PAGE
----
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Wearable, implantable sensors possible with flexible transistors

Published online 30 May 2015

Squeezing information-processing electronics into “irregular, asymmetric” devices is less exhausting with these nanoscale fin-shaped transistors.

Biplab Das

Using a smart transfer technique, a research team from Saudi Arabia has made flexible fin-shaped and metal-oxide-semiconductor field-effect transistors that could be placed on a variety of soft and asymmetric surfaces such as textile, wood, paper and plastic. 

Manufacturing wearable electronics by embedding such transistor-based sensors in clothes, paper- and plastic-based materials is possible, they say. 

Muhammad Mustafa Hussain, and his teammates from King Abdullah University of Science and Technology (KAUST), made the transistors on thin silicon wafers using an industry-standard process. To make them flexible, the scientists then peeled off the transistors from the silicon substrates, turned them upside down and placed them on a film coated with a dissolvable support layer.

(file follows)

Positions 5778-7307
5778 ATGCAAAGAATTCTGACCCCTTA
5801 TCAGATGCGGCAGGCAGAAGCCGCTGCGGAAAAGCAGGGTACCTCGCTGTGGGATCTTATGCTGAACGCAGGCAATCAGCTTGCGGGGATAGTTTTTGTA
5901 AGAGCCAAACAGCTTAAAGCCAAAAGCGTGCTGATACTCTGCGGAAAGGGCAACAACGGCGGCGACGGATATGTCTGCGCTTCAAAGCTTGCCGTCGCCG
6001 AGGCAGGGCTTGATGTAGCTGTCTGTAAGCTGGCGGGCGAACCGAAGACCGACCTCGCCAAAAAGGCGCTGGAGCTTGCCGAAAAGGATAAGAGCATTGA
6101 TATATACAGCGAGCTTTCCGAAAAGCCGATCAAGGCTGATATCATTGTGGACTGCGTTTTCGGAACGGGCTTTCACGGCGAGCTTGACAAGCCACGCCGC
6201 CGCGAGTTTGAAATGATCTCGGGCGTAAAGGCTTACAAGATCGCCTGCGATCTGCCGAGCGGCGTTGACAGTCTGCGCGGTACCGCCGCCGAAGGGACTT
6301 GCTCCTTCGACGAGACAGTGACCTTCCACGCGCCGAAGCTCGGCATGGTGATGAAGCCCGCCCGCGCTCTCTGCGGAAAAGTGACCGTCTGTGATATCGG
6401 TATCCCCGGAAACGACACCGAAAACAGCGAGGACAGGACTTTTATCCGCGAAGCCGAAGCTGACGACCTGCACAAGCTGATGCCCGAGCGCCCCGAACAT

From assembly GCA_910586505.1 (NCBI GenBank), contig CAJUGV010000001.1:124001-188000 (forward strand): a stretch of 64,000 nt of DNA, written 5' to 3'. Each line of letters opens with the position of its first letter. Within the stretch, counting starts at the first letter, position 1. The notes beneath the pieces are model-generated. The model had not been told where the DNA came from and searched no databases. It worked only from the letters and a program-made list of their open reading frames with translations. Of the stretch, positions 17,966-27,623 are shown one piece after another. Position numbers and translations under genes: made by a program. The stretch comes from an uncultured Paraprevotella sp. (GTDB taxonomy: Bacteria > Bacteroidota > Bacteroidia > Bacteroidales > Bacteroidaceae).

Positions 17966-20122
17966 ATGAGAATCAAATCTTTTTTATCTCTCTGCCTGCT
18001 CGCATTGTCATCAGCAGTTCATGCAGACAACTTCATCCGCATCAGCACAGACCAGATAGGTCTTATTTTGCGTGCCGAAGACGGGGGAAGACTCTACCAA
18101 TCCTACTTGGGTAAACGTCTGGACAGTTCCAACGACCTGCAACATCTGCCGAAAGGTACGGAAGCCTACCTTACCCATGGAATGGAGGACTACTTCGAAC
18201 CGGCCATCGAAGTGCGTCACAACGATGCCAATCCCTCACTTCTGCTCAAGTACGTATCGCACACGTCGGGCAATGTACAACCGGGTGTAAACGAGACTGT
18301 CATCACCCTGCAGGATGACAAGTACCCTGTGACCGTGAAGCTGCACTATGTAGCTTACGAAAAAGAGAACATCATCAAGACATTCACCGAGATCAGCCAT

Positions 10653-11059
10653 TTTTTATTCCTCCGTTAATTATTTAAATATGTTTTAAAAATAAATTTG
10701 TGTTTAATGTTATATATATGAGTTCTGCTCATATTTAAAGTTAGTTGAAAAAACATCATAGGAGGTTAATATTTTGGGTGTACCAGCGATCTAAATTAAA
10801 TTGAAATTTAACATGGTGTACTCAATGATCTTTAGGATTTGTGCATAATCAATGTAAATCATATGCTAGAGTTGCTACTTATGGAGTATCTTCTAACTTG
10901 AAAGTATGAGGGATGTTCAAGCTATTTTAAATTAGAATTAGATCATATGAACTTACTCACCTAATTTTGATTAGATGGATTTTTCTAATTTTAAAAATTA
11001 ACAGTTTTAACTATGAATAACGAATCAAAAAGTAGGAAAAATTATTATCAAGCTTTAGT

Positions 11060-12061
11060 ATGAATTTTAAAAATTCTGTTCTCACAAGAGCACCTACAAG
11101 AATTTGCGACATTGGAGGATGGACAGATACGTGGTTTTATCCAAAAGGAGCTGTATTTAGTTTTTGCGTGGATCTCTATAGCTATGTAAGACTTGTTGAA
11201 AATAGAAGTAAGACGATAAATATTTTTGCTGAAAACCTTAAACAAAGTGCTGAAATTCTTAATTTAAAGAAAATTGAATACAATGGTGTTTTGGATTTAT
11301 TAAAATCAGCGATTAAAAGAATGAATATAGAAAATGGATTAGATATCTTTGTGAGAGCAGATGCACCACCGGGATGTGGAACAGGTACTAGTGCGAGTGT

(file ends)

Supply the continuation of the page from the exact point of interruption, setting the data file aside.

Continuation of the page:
They then deposited a thin layer of elastomer polydimethylsiloxane (PDMS) and dissolved the support layer in acetone, releasing the thin-film device. 

When they transferred the device to paper, they found that it still retained its electrical properties and could even reduce any strain-related effects induced by bending. 

Textile and wood surfaces exhibited stronger adhesion to the device, compared with less porous plastic surfaces such as vinyl. Increasing the thickness of PDMS layer reduced strain-related effects in these devices, signaling their potential for making implantable, wearable and embedded sensors. 

“Currently, we are using these flexible transistors to make plant sensors that will be used in the realm of agriculture,” says Hussain.  


  1. Rojas, J. P. et al. Nonplanar nanoscale fin field effect transistors on textile, paper, wood, stone, and vinyl via soft material-enabled double-transfer printing. ACS Nano (2015).